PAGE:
It might — or might not — surprise you to learn that the parts of the brain that control eye movements are the same as those that shift attention.

Divided attention occurs when we are required to perform two (or more) tasks simultaneously, and attention is needed to perform both (or all) the tasks. Examples include driving a car while conversing with a passenger or eating dinner while watching the news.

When people are required to do more than one task simultaneously, performance on at least one of the tasks often declines. Scholars generally agree that humans have a limited capacity to process information. When several tasks have to be performed at the same time, their demands may exceed processing capacity.

Research has shown a link between reading difficulties and deficiencies in divided attention. For example, studies have shown that people with dyslexia make more errors and need more time on Stroop tasks than non-dyslexics.

In psychology, the Stroop effect refers to a phenomenon whereby it is easier to say the color of a word if it matches the semantic meaning of the word. For example, when the name of a color (e.g., “blue,” “green,” or “red”) is printed in a color not denoted by the name (e.g., the word “red” printed in blue ink instead of red ink), naming the color of the word takes longer and is more prone to errors than when the color of the ink matches the name of the color. Stroop tasks are commonly used to measure divided attention.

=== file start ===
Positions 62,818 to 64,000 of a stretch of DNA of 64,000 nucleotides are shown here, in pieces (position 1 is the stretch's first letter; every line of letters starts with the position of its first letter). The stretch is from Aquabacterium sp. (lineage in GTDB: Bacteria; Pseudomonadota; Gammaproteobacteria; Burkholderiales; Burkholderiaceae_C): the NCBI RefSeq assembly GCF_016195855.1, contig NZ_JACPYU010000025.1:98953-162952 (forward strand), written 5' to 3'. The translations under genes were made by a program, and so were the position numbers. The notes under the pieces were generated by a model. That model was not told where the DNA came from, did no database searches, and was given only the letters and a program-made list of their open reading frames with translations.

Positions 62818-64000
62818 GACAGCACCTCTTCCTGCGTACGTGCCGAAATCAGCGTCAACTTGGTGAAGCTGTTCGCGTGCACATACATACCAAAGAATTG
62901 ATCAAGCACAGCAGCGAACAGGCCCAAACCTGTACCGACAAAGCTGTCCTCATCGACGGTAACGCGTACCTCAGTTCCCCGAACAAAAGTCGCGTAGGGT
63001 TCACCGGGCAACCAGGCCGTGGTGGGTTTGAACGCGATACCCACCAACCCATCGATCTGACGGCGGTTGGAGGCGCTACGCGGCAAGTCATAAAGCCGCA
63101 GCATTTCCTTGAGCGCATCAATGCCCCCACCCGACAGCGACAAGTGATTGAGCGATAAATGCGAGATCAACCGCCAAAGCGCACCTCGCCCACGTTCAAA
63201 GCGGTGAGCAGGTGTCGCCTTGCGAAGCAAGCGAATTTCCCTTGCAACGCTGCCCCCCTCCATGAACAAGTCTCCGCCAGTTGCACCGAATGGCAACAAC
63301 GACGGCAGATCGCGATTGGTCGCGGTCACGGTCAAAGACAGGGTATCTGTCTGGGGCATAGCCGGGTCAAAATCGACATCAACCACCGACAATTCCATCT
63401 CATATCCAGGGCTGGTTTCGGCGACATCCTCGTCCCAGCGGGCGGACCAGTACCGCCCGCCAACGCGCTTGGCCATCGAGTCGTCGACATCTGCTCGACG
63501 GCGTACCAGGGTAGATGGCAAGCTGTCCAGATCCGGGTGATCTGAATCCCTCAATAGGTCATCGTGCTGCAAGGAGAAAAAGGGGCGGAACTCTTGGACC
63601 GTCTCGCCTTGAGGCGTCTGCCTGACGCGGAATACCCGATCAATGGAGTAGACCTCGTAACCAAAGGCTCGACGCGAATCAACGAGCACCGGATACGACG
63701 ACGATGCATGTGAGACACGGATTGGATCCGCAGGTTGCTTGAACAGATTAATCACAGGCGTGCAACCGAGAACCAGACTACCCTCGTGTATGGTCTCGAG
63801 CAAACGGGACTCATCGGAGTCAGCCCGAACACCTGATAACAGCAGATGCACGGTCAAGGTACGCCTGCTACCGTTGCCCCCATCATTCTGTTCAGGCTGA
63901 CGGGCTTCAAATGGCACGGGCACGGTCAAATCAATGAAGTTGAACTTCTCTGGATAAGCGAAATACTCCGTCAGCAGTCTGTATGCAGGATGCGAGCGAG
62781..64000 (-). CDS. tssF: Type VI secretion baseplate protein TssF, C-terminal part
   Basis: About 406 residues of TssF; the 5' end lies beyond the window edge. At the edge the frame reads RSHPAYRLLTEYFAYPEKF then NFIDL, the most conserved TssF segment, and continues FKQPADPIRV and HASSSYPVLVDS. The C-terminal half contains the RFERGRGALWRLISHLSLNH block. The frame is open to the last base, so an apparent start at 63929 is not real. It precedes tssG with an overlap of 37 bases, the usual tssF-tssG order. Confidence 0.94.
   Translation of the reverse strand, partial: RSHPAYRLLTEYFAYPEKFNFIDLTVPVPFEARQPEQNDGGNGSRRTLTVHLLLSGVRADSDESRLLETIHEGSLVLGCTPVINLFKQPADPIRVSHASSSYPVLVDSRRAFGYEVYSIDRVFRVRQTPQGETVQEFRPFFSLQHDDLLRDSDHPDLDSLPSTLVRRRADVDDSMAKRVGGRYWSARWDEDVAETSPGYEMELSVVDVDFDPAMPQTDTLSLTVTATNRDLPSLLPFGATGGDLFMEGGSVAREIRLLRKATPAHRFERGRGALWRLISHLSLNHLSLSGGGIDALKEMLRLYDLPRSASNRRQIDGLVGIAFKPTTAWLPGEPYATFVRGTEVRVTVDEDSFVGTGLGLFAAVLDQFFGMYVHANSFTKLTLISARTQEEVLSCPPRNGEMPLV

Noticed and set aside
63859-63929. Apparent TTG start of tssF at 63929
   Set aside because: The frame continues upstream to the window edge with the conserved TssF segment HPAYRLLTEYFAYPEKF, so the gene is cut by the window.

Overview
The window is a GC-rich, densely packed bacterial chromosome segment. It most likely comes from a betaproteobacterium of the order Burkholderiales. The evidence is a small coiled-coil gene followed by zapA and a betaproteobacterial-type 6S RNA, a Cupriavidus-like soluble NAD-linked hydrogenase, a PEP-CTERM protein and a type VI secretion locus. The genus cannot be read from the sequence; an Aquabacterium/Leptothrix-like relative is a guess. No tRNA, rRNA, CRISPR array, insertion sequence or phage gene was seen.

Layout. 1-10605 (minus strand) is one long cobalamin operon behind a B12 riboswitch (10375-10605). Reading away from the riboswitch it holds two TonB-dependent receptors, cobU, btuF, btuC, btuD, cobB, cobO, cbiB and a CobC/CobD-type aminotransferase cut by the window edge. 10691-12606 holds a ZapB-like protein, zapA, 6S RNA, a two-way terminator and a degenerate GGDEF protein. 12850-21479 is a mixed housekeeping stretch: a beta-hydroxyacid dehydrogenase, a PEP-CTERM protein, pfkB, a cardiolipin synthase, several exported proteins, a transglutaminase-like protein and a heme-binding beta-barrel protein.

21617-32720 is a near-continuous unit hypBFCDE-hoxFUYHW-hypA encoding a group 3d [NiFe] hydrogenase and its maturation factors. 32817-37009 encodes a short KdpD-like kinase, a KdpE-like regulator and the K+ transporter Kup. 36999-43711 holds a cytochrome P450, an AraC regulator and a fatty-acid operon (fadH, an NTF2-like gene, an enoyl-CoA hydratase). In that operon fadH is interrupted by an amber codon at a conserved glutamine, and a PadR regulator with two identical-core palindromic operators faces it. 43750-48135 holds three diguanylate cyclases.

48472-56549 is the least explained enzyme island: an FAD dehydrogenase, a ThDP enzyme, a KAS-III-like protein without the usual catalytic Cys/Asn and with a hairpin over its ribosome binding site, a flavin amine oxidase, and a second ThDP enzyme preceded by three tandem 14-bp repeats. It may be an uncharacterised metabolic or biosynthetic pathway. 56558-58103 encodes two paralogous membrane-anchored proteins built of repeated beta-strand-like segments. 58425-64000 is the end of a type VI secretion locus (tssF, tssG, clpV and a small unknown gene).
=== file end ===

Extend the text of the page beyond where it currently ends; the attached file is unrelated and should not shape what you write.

Situational awareness is like shining a broad beam from your flashlight all around you to help you decide what direction to go. It refers to the ability to size up the situation and make appropriate decisions.

Lacking or inadequate situation awareness is one of the primary factors in accidents attributed to human error. Thus, situational awareness is imperative in work domains that require high information flow; poor decisions may lead to serious consequences (e.g., piloting an airplane, functioning as a soldier, or treating critically ill or injured patients).

Improving attention

The good news is that attention can improve with practice.

Assessing divided attention, Spelke, Hirst, and Neisser studied the accuracy and response time of performance by participants reading short stories and writing down dictated words. The participants’ initial performance was poor when they had to do both tasks simultaneously. But, after participants practiced the tasks five days a week for 85 sessions, their performance in both tasks improved.

In June 2014, Edublox hosted the FUNtastic Brain Clinic in Singapore. The program was presented to 27 students, ages 10 to 12, for five days, for seven or eight half-hour sessions per day. A control group comprising 25 learners of similar age, gender, and ability also completed the pre- and post-tests. This group did not attend the Clinic but continued to go to school.

The Center for Evaluation and Assessment (CEA) at the University of Pretoria analyzed the results. Results of the study show an improvement in focused attention in just five days. On top of that, the effect size is large, which lies beyond what Professor John Hattie calls the hinge point or the desired effects point in education.

Edublox offers cognitive training and live online tutoring to students with dyslexia, dysgraphia, dyscalculia, and other learning disabilities. Our students are in the United States, Canada, Australia, and elsewhere. Book a free consultation to discuss your child’s learning needs.